Northern elephant seal
The Northern elephant seal lives in the East pacific ocean. They spend the majority of their life at sea, only coming ashore to birth, breed and molt. The majority of the beaches that these activities occur on, are along the California coast, on remote beaches and islands off the coast. The number of breeding beaches has increased as the species has recovered.
From the 18th century, they were hunted for their blubber which could be made into oil. This went on until the wild population was only thought to number 20-40. In 1874 a large male (18foot bull 5.4m length) yielded 210 gallons of oil.
They were thought to be extinct in 1884, until a colony of 8 individuals was found in the Guadalupe islands in 1894 (several of these few survivors were instantly killed to be added to various collections!). Thankfully, somehow they avoided extinction and in 1922 Mexico banned their hunting, with USA doing the same thing at a similar time. This has worked, with the population currently thought to number around 100,000 in the wild.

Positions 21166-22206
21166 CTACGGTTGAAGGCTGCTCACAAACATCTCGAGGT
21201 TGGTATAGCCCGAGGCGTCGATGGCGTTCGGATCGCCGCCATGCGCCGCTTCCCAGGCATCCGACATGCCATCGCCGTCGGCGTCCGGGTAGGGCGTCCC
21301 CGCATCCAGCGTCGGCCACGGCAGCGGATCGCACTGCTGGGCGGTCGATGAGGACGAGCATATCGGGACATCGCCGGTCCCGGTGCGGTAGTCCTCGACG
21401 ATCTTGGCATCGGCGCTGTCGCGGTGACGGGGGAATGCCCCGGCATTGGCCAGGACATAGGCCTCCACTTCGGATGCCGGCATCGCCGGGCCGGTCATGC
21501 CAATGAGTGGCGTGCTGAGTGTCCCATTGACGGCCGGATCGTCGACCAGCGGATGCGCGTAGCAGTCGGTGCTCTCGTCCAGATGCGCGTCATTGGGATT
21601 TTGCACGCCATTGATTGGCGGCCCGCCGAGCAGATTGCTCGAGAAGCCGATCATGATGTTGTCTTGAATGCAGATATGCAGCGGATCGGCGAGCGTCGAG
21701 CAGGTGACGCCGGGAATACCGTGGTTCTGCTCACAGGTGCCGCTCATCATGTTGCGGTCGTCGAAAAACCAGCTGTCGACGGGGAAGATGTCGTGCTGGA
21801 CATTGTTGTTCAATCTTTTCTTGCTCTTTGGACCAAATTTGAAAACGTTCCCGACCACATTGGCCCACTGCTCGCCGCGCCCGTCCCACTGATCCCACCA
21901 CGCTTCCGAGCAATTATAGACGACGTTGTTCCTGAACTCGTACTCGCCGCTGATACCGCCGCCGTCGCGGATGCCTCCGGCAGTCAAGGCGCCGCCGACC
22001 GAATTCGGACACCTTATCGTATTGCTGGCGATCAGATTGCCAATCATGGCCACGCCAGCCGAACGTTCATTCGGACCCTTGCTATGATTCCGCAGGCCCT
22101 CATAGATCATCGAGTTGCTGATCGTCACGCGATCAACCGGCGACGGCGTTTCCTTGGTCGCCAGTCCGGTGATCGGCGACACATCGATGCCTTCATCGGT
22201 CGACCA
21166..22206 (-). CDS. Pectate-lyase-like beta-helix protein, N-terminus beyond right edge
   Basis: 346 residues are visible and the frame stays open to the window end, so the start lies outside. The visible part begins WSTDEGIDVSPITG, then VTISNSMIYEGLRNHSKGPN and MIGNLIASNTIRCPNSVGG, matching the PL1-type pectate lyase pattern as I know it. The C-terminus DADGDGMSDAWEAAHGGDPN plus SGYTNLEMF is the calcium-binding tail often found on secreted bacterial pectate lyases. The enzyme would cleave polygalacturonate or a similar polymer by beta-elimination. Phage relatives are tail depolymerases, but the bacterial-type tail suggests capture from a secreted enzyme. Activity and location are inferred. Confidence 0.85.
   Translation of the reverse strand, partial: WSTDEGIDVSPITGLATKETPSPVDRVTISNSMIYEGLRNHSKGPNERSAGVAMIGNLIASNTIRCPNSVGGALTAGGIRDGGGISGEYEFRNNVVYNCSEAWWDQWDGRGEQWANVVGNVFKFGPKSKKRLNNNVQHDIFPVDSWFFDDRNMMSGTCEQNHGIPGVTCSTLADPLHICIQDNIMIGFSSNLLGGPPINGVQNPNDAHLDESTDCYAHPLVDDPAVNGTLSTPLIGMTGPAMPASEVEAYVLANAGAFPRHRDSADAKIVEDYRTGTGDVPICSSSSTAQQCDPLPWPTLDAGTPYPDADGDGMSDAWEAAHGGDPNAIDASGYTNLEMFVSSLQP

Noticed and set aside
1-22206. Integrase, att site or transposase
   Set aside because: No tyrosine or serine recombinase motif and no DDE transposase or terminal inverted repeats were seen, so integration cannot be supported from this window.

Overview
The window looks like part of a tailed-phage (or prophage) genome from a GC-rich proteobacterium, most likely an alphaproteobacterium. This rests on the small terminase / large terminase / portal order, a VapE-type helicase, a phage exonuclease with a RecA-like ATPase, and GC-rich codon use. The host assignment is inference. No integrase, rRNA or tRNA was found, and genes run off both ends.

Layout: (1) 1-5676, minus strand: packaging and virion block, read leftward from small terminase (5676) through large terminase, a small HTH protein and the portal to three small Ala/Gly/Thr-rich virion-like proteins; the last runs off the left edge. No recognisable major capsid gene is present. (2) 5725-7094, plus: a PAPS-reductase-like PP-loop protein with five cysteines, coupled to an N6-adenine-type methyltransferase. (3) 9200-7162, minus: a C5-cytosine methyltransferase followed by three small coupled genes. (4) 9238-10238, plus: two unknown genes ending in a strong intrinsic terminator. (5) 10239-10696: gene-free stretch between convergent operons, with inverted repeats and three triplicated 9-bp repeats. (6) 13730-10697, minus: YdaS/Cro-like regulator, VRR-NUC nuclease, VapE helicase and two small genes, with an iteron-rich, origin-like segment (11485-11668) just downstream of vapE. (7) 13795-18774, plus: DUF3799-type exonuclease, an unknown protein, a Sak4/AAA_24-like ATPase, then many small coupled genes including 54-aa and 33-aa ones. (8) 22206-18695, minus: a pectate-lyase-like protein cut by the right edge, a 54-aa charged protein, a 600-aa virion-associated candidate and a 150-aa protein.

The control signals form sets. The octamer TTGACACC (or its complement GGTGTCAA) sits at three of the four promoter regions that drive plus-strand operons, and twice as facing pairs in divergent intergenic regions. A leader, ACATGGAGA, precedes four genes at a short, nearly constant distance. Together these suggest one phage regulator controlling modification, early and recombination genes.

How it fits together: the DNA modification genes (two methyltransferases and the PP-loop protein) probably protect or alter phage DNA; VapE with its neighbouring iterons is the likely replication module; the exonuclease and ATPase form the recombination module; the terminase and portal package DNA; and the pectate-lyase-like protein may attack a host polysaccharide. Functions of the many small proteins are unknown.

Unfortunately, this genetic bottleneck is still very evident in the current population, and as reduced their ability to cope with disease and changes in their habitat. While populations are continuing to recover at roughly 6% a year, there are places in the south where climate change appears to be reducing their populations – and el nino years often result in almost no pups surviving.